Characteristics of an Electrical Fatality

Electricity is vital to every building, whether residential, industrial, or commercial. It is what helps run our businesses and our society as a whole. The importance of electricity cannot be under estimated, in the same way that its potential danger cannot be taken for granted.

According to the Bureau of Labor Statistics, between 2008 and 2017 there was an average of 158 electrically related workplace fatalities a year.  Based on data from the Occupational Safety and Health Administration, 64% of all electrical fatalities occurred in non-electrical occupations. Construction occupations accounted for 40% of the fatalities while electrical workers accounted for 36%. 

OSHA Reported Electrical Fatalities. Occupations with 10 or More Electrical Fatalities 2011 – 2017



Construction laborers                                


Laborers, except Constructions


Electrical Power Installers and Repairers


Tree Trimming Occupations


Electricians’ Apprentices




Electrical and Electronic Engineers


Heating, Air Conditioning, and Refrigerating Mechanics


Machinery Maintenance Occupations


Painters, Constructions, and Maintenance


Farm Workers


Welders and Cutters


Plumbers, Pipefitters, and Steam Fitter Apprentices


Telcomm: Line Installers and Repairers


Truck Drivers, heavy


Occupation not reported



The majority of electrically related fatalities for electricians were caused by electric shock, while working on an electrical apparatus. Additionally, most electricians were working on their regularly assigned task and failure to follow proper lockout/tagout procedures and misjudgment of a hazardous situation were common causes of fatalities.

To help reduce the number of workplace electrical fatalities, the Electrical Safety Foundation International has released a number of free awareness videos with a focus on the importance of qualified electrical workers, “Know When to Say When - Know When to Stop Work,” and how to avoid contact with overhead power lines.

The Importance of Qualified Electrical Workers

ESFI encourages that all electrical work be completed by qualified electrical workers. Trained electrical workers know and understand the requirements of the National Electrical Code and are experienced at compliance with NFPA 70E Standard for Electrical Safety in the Workplace.

These men and women follow strict safety principles that include daily inspections and evaluating the electrical equipment; planning out every job and conducting job hazard analysis; and identifying the electrical hazards and reducing the associated risks.

A typical safety program that qualified electrical workers go through includes the importance of personal protective equipment, safe work practices, special precautionary techniques, and risk assessment.

It is important that qualified electrical workers notify other trades on the jobsite about the dangers of electricity. By keeping all electrical workers under the responsibility of qualified workers, we can help reduce the number of electrically related fatalities in fields that are affected but not electrically trained.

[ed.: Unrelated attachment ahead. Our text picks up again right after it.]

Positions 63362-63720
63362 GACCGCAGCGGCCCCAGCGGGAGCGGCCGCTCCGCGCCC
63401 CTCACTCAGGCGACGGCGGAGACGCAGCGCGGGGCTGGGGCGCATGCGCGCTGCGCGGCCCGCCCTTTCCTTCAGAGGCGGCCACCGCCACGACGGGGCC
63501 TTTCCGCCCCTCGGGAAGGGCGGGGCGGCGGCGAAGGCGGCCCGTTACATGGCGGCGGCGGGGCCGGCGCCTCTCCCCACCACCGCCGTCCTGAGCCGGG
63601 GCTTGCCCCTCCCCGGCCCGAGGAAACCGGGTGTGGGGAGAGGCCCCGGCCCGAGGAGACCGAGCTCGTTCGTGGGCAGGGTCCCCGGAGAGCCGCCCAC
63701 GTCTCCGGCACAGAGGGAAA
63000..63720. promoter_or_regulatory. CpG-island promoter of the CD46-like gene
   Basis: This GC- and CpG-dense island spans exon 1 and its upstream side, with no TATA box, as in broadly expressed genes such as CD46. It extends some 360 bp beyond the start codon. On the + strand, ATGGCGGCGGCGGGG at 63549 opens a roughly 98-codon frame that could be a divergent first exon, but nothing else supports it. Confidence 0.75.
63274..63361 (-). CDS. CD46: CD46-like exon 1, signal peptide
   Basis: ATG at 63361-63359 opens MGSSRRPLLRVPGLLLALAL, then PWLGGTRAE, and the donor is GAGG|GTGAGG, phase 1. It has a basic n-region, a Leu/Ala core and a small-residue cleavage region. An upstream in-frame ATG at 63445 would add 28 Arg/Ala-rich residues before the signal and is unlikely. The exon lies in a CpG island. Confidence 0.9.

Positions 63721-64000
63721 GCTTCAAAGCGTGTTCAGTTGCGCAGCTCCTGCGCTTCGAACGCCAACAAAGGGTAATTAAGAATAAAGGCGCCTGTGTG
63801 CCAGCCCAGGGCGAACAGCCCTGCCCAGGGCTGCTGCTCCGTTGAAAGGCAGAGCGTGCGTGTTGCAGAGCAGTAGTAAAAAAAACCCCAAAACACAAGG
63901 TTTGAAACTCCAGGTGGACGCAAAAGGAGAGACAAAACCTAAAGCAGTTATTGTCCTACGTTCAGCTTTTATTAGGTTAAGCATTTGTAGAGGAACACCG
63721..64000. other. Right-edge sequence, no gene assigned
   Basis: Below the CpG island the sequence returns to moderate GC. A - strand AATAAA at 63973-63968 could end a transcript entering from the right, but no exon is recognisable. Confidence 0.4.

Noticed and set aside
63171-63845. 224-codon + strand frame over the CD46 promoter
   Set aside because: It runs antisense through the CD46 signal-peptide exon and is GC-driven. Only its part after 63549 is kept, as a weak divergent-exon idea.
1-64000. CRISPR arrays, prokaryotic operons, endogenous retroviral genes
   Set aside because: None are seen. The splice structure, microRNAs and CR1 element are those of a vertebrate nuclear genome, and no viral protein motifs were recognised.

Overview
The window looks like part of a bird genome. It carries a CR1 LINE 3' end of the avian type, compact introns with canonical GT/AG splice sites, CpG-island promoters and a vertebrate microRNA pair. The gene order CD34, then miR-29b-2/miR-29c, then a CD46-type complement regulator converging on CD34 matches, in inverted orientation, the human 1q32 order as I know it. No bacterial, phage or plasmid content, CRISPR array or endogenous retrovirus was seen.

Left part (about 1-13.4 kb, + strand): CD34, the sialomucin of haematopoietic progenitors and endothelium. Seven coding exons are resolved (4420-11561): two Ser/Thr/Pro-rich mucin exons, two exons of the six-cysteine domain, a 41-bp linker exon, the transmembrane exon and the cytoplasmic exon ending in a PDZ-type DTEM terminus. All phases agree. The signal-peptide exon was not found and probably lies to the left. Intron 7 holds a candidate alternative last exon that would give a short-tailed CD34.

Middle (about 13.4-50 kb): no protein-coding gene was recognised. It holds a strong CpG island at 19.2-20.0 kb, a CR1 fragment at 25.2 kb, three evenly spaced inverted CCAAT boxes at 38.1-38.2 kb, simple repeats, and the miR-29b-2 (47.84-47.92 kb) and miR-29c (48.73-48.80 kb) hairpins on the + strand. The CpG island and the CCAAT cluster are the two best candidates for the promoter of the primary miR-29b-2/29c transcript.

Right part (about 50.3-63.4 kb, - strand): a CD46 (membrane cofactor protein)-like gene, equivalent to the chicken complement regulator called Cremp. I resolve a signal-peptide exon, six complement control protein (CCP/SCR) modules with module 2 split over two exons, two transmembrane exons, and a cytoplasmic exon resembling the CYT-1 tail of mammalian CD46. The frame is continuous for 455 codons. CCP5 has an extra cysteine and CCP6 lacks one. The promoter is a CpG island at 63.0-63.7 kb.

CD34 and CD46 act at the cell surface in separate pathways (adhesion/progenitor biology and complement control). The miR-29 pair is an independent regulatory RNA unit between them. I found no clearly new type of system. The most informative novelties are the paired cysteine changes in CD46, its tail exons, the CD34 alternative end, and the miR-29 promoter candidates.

Know When to Say When

Many electrically related fatalities occur when a hazardous situation is misjudged. No matter how simple a task may seem, it is always important to stop and reassess a situation if there is ever a doubt about a job’s task or a procedure’s requirements.  A qualified electrical worker should always ask themselves:

  1. Have I been properly trained to safely complete this job task?
  2. Have I worked on this task before, and do I have the right training and experience?
  3. Do I have the proper tools for this job?
  4. Is the hierarchy of risk controls being followed to ensure that preventive and protective risk controls are being implemented?
  5. Has a proper risk assessment been performed?
  6. Are all conductors and circuit parts in an electrically safe working condition?
  7. Are these parts properly guarded to reduce the likelihood of electrical contact or arcing faults?
  8. Are all applicable procedures and job planning procedures completed?
  9. And am I confident about completing this job without risk or putting others at risk?

The goal is for all workers to go home safely at the end of a shift.  Electricians must know the limits of their own qualifications.  It’s ok to speak up and pass a job task to a more qualified worker if you’re unsure about having the required expertise to complete it safely.

All awareness videos and related infographics are available at the Electrical Safety Foundation’s workplace safety webpage for free:

The Electrical Safety Foundation International (ESFI) is the premier non-profit organization dedicated exclusively to promoting electrical safety at home and in the workplace.

Since 1994, ESFI has led the way in promoting electrical safety across North America. Over the years, ESFI has become highly regarded by industry, media and consumer safety partners alike by constantly reinvigorating the way electrical safety is addressed. ESFI creates unique awareness and educational resources designed to meet the diverse needs of a variety of at-risk groups.